APRIL 2018 BAD FAITH CASES: REFUSING TO ADOPT INSURED’S EXPERT OPINION AND RELYING ON THE INSURER’S OWN EXPERT IS NOT BAD FAITH (Philadelphia Federal)
A large tree fell on the insured’s home, causing significant damage. Insurer retained an expert who estimated the total cost of repairs at nearly $120,000. After the insurer remitted this amount to the insured, the insured then retained another expert who estimated the repairs at nearly $290,000, citing allegedly necessary structural repairs.
The insurer argued that the second expert’s estimate related to improving the home rather than restoring it to its pre-damaged condition. The insurer’s expert conducted several additional inspections, and after submitting three additional reports over the course of two years, concluded that there remained no evidence of necessary larger structural repairs. The insured brought suit for bad faith and insurer moved for summary judgment.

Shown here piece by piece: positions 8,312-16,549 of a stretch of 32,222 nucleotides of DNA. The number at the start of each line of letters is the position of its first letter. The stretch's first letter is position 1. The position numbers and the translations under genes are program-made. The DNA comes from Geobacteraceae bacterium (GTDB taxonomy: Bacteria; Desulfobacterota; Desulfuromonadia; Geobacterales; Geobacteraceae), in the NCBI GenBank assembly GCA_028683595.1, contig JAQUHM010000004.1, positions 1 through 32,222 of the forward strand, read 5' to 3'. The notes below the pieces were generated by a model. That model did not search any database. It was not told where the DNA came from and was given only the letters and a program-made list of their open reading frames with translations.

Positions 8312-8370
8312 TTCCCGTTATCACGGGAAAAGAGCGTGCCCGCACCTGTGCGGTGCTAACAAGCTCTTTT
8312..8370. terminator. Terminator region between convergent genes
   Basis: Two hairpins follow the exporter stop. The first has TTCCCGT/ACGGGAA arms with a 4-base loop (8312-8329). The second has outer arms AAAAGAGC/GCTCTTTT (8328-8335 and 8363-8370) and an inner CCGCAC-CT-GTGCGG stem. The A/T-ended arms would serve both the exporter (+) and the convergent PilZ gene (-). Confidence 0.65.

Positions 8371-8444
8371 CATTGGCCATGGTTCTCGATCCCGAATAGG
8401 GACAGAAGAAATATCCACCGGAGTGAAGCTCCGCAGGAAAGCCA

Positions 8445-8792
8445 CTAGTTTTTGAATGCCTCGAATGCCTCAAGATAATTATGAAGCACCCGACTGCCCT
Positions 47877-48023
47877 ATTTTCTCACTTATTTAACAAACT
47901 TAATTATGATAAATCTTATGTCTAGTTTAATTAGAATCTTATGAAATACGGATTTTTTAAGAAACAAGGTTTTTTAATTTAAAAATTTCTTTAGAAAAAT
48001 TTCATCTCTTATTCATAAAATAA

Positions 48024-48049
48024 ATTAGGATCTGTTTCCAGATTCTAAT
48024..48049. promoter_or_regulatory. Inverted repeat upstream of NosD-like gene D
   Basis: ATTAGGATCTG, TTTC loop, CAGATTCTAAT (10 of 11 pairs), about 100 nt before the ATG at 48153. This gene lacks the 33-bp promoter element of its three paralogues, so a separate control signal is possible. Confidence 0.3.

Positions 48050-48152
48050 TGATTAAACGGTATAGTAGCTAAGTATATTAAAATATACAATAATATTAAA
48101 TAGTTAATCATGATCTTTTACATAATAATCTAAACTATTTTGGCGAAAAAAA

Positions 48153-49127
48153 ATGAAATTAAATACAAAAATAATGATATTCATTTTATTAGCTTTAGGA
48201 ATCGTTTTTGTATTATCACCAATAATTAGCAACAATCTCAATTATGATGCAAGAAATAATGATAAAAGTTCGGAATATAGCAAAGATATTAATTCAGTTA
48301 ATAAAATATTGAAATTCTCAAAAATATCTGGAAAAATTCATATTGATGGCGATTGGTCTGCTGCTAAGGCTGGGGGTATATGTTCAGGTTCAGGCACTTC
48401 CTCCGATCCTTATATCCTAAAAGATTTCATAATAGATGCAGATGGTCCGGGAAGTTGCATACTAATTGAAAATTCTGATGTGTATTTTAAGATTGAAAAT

The Court granted summary judgment in favor of the insurer, holding that its expert’s investigation was sufficiently thorough. The Court further held that “[t]he duty of good faith does not require [insurer] to adopt its insured’s position on the extent of damage, the ‘most economical approach’ to repair the home[,] or the value of a claim.”